Bobbin Winding Thread Placement Bracket - tension for the thread is not adjustable here, whereas it was adjustable on the older black and tan Featherweights. You can still adjust the direction of the flow of the thread to the bobbin winding by sliding the bracket from right to left, as needed.



 
The earliest White Featherweights had motor ports, just like the black and tan Featherweights. Motors with motor ports require routine motor lubrication (not oil!), about once or twice per year.



 
Most White Featherweights, however, have motors that do not require motor lubricant because the motors are sealed with no motor ports (see photo above).
 
Bed Cushions on the bottom of the White machines were smaller than the ones issued on all black and tan Featherweights. Replacement bed cushions for black and tan Featherweights are readily accessible and we carry them in the shop. Unfortunately, this is not the case for the same part on the White ones. Your best option is to find rubber bumpers at a hardware store - just be sure to replace them all at the same time for a balanced machine.
 


The Thread Cutter on a White Featherweight is cut into the presser bar. This is a rather nice feature because the thread cutters issued with all the black ones were often in the way with various attachments, and they did not always cut very well.
.




 
Cases varied greatly from the original black to the newer two-tone colored cases. White Featherweights had four styles of cases. The most common in the USA is the green and white case. In the UK and abroad you would be more likely to find the two-tone blue case. The last two are very scarce to find and were typically found in Canada. These cases were a softer-sided vinyl case in greyish-blue or red.


A green and ivory Featherweight case had two types of outer coverings. One had a covering that was similar to paper, and the other was cloth-like. An insert tray was not included and a lockable case may or may not have been added as a feature. A nice-condition White Featherweight case can be difficult to find because they were not made as well as the original black Featherweight cases. The outer coverings did not weather dings or bumps and the lighter color shows stains and scuffs.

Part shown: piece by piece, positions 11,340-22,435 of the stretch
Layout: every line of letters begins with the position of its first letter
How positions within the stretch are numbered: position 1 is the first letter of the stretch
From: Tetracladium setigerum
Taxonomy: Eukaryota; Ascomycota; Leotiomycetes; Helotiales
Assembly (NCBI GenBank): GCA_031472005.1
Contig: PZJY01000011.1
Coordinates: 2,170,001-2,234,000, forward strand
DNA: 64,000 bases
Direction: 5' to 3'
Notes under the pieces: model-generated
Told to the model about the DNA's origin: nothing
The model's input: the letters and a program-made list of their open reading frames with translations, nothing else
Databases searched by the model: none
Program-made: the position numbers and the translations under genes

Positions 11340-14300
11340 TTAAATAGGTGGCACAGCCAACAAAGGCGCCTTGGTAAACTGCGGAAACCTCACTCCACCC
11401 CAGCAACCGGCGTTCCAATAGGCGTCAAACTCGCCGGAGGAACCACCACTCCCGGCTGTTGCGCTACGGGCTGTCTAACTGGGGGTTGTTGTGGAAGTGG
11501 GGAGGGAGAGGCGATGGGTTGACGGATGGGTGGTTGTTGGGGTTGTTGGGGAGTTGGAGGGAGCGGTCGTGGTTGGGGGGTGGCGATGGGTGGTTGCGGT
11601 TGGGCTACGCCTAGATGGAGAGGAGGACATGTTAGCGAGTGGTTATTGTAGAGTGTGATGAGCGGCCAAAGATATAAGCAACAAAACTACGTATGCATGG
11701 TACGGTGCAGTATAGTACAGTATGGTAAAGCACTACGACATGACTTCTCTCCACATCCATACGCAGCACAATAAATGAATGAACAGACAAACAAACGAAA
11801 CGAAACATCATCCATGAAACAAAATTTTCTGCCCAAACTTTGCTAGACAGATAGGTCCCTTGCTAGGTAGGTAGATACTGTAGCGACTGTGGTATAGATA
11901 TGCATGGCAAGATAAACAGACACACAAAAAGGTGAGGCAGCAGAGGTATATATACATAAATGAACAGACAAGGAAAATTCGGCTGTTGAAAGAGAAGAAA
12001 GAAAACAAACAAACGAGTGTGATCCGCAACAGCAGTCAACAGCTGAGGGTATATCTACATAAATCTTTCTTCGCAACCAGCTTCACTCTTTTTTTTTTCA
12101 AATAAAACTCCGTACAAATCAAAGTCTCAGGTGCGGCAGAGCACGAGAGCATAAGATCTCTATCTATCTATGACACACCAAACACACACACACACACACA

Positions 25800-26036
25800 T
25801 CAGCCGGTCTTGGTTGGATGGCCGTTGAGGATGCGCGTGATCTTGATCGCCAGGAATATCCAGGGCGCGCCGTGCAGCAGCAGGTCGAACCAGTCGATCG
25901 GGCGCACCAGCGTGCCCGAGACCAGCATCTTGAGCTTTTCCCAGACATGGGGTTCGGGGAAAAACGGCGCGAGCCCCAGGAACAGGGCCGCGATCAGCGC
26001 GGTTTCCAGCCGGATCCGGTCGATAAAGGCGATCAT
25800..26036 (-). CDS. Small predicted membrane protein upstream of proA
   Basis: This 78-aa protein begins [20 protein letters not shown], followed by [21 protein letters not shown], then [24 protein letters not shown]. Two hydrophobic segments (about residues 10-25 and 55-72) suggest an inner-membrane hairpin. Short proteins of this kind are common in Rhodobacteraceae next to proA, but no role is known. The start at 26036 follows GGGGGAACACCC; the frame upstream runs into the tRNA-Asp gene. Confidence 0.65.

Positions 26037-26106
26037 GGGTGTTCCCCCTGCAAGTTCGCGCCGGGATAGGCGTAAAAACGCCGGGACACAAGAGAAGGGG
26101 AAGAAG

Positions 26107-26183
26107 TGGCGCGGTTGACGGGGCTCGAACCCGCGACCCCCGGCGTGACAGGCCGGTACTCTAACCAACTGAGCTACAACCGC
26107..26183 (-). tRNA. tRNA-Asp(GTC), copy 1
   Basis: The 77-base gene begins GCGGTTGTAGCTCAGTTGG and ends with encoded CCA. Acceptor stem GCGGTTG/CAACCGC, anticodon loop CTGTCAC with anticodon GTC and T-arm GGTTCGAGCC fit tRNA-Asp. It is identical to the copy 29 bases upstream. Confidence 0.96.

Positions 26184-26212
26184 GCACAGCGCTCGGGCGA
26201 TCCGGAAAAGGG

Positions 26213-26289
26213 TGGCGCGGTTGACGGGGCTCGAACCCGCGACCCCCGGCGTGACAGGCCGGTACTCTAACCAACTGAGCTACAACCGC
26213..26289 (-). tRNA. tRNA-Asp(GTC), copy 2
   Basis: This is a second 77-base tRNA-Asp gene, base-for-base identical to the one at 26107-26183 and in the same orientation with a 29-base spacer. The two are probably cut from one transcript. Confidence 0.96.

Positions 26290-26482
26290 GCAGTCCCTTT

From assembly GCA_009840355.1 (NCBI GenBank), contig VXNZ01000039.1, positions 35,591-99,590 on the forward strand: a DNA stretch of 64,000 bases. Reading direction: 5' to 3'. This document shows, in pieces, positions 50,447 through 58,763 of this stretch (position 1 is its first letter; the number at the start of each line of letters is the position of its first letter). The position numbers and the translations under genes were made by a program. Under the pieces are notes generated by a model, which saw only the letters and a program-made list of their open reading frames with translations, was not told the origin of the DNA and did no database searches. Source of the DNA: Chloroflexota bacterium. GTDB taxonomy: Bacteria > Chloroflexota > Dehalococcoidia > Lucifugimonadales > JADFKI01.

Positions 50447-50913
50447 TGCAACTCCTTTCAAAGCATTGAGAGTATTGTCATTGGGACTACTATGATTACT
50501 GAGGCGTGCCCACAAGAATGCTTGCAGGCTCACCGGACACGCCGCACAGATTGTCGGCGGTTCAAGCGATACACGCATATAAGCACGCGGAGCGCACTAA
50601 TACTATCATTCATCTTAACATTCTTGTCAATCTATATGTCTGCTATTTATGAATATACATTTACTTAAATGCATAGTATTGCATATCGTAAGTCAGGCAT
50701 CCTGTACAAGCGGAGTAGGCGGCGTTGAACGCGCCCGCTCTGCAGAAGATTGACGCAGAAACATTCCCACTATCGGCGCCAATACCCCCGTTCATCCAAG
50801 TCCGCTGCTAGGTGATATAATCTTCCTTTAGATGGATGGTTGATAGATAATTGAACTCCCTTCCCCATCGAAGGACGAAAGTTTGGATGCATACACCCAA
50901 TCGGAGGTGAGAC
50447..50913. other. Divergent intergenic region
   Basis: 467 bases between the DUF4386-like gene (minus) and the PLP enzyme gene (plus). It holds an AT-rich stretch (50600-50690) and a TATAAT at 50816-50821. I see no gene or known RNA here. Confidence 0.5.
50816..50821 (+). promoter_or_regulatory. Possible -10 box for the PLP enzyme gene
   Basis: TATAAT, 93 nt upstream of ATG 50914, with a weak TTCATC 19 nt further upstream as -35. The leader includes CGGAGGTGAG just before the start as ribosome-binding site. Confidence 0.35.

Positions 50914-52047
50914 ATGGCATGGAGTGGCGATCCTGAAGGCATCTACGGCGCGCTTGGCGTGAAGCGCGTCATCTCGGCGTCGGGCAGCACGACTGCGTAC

The two-tone blue cases were found in the United Kingdom. Again, these did not have an insert tray like the black cases.
 



This particular case had a very pretty light purple hounds tooth paper lining.



A softer sided vinyl case, usually found in Canada, were available in two colors. The bluish-grey (above) and bold red (below.

This photo was found on the internet but we were not able to locate the owner of the photograph to give proper attribution. If this is your machine or if you know whose machine this is, please contact us so that we may give proper credit. Your machine is now famous! That red vinyl case is a rarity!

As you can see there were many differences between the black Featherweights and the White ones. In spite of all these minor cosmetic and mechanical differences, the machine still classified as a 221 model machine. Stitch formation and lightweight portability continued to keep it in a class all by itself.
 
































 
Facebook Twitter

Older Post Newer Post